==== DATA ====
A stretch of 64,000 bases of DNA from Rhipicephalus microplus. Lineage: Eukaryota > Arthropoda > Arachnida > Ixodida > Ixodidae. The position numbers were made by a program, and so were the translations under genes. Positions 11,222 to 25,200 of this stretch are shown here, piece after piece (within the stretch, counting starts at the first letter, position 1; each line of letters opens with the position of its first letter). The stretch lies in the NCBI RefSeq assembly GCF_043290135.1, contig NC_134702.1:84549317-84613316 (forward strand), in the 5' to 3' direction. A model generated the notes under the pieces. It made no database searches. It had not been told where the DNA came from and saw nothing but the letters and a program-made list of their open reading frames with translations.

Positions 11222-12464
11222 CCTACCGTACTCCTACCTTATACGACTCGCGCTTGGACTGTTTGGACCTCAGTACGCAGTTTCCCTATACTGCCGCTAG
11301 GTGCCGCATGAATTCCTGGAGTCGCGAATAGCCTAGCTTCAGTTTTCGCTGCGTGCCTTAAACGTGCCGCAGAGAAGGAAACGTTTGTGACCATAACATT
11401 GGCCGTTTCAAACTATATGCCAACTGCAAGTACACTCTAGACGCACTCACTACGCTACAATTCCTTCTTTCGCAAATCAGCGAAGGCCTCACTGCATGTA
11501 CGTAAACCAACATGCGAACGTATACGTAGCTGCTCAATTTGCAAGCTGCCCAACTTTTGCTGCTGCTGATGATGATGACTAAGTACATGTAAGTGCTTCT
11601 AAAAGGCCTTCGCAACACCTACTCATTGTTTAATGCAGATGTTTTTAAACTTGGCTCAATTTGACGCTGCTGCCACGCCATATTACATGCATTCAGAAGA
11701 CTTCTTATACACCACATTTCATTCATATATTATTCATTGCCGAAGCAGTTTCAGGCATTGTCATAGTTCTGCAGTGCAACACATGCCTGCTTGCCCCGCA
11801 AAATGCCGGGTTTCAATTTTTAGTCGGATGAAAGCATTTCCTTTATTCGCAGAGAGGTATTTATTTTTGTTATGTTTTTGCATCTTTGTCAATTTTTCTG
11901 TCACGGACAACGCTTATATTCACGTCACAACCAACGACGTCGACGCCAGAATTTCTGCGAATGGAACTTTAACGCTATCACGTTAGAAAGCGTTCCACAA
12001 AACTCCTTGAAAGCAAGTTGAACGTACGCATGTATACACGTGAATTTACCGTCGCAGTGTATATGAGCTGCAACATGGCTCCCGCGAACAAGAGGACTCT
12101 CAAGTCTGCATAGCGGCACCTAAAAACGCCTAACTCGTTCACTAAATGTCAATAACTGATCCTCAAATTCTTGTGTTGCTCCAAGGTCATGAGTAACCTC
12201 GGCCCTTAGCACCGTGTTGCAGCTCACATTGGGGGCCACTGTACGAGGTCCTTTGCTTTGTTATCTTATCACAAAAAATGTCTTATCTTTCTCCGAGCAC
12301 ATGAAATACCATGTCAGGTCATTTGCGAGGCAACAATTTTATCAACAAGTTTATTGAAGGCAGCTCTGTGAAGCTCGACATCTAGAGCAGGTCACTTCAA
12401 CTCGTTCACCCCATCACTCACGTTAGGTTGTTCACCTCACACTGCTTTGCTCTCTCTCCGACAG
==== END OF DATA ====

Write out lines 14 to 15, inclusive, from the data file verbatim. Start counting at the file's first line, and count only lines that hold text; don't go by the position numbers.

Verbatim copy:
12301 ATGAAATACCATGTCAGGTCATTTGCGAGGCAACAATTTTATCAACAAGTTTATTGAAGGCAGCTCTGTGAAGCTCGACATCTAGAGCAGGTCACTTCAA
12401 CTCGTTCACCCCATCACTCACGTTAGGTTGTTCACCTCACACTGCTTTGCTCTCTCTCCGACAG